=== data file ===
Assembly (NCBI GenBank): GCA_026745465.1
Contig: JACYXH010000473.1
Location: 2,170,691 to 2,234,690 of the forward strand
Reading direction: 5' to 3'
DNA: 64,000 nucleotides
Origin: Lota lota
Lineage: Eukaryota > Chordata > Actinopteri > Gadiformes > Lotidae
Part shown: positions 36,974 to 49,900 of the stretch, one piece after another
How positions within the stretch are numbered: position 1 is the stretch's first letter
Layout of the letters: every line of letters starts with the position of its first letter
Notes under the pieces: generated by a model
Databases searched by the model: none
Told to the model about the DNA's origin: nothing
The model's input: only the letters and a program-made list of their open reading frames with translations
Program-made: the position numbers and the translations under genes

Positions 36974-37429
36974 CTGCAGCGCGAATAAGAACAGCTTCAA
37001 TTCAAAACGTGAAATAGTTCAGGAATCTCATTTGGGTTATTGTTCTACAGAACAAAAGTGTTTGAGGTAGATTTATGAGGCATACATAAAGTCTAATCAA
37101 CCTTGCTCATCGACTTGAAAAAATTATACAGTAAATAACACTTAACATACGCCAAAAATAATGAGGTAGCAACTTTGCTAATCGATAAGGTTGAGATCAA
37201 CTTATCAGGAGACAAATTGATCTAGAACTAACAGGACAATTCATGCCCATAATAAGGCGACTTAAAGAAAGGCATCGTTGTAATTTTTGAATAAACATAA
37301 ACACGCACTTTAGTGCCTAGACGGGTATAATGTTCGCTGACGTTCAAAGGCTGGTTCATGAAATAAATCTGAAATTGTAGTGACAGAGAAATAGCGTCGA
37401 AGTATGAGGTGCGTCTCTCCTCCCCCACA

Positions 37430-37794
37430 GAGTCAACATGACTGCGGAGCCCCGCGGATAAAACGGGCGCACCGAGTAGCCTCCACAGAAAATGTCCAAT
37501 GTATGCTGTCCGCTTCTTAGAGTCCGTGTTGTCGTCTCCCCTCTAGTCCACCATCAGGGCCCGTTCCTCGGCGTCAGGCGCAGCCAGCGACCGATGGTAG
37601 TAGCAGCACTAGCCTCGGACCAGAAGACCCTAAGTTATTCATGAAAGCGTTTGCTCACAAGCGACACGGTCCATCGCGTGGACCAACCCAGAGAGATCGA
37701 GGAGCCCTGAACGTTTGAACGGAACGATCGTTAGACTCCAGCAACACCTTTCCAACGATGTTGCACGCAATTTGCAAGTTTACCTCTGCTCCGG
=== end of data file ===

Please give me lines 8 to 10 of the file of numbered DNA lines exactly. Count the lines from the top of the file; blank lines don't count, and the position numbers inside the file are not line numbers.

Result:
Part shown: positions 36,974 to 49,900 of the stretch, one piece after another
How positions within the stretch are numbered: position 1 is the stretch's first letter
Layout of the letters: every line of letters starts with the position of its first letter